It was a cold still afternoon with a hard steely sky overhead, when [Mole] slipped out of the warm parlour into the open air. The country lay bare and entirely leafless around him…. He was glad that he liked the country undecorated, hard, and stripped of its finery. He had got down to the bare bones of it, and they were fine and strong and simple.
— from “The Wild Wood,” The Wind in the Willows, by Kenneth Grahame
Now that I’m back home in North Carolina, my daily commute is for the most part a solitary drive through the country, past open fields and subrural clusters of homes, across small old bridges over gentle creeks. I count four country churches; an abandoned store with a tree growing inside, visible through the uncracked front window; a goat farm; a llama farm. All of this—road, meadow, churchyard, farm—is stitched together by patches and borders of tall gray-boned trees, whose upper branches catch the last clear light in the late afternoon sky. I love those trees. Seeing them makes me feel like Mole as he prepares to enter the Wild Wood.
I feel a lot like Mole, in general.
At the very beginning of The Wind in the Willows, Mole leaves his home because he’s anxious to see the sunshine, to breathe fresh air, and–let’s be honest–to ditch the spring-cleaning. But one cold winter night he feels the pull of home again:
It was one of those mysterious fairy calls from out the void that suddenly reached Mole in the darkness, making him tingle through and through with its very familiar appeal…. He stopped dead in his tracks, his nose searching hither and thither in its efforts to recapture the fine filament, the telegraphic current, that had so strongly moved him. A moment, and he had captured it again; and with it this time came recollection in fullest flood.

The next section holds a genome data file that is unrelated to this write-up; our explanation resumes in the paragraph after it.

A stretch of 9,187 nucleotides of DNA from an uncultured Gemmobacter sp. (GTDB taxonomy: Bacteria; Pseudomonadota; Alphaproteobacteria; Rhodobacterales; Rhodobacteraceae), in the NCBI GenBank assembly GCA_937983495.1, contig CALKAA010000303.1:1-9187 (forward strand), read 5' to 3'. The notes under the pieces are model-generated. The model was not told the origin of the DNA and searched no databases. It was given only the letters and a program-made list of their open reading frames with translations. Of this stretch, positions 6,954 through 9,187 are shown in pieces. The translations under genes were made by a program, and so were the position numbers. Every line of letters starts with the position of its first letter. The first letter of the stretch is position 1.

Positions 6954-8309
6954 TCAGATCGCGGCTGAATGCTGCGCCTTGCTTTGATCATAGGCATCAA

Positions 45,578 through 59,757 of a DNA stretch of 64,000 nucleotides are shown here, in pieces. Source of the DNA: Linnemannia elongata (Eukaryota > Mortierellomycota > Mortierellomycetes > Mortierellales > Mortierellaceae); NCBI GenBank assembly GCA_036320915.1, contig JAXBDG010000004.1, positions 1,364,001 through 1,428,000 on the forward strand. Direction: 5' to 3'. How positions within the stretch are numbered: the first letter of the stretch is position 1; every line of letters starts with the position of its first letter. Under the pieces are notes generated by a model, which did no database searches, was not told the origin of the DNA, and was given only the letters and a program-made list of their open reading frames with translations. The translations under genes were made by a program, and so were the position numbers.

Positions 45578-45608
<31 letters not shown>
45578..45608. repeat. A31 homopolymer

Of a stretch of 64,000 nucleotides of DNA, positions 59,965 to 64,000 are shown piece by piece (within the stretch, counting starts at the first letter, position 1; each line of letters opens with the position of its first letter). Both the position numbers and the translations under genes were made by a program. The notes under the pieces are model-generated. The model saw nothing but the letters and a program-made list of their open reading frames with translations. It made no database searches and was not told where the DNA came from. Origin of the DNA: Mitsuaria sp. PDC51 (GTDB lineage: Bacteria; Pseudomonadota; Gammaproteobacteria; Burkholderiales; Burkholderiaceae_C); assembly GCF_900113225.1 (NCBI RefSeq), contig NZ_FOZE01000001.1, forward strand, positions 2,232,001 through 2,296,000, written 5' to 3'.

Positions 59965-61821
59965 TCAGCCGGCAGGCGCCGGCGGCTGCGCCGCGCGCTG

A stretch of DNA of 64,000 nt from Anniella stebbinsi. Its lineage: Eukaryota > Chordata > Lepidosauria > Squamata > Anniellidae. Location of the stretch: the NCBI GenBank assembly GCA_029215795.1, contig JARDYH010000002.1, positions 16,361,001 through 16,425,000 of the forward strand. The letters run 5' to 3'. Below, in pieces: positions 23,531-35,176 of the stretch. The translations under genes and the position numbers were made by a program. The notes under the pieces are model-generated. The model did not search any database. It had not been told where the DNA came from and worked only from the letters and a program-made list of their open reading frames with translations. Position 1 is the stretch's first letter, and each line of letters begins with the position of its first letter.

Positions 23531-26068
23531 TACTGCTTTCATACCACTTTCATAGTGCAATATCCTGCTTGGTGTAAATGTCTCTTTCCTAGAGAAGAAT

Home! That was what they meant, those caressing appeals, those soft touches wafted through the air, those invisible little hands pulling and tugging, all one way!
— from “Dulce Domum,” The Wind in the Willows
When I lived in Florida, I would visit North Carolina, but at some point I always had to leave and return to my house in Jacksonville Beach. It was about a 9-hour drive, mostly on interstate 95. From the moment I passed South of the Border, I began to feel heartsick. (Of course, if you’re familiar with South of the Border, you will understand that there were sound reasons for feeling ill.) The closer I got to Florida, the heavier my heart became. I knew I wasn’t really going home. Almost every time I made that trip back, I had the feeling that I might as well take any exit, at any point of the trip. I would just go ahead and exit, I thought, and drive into a neighborhood and walk into the first house with an unlocked front door. It would be not so very different, after all, from continuing on to the unlighted coquina house in Jax Beach, and it would have the advantage of making my trip shorter. (And wouldn’t the residents of that unlocked house be surprised? And pleased!)
Once I got to the coquina house, I soon got over my homesickness and settled back into my routine, and was comfortable and, after a day or two, happy. But it wasn’t a place I yearned to be, nor did I ever feel pulled toward it.
So it’s very nice to be back in North Carolina.
Now, as I drive home from work, I cross the bridges and pass the goats and avoid hitting deer and smell the woodsmoke from someone’s chimney and I feel warmed by that fire, cheered by the lights in the windows that I pass as I get closer to Redbud Lane. It’s not just that I feel pulled back to the little brick house where Ernesto is waiting and the lights are on.
It’s because, even before I get to the house, I know that I am already home.
Where is home, for you?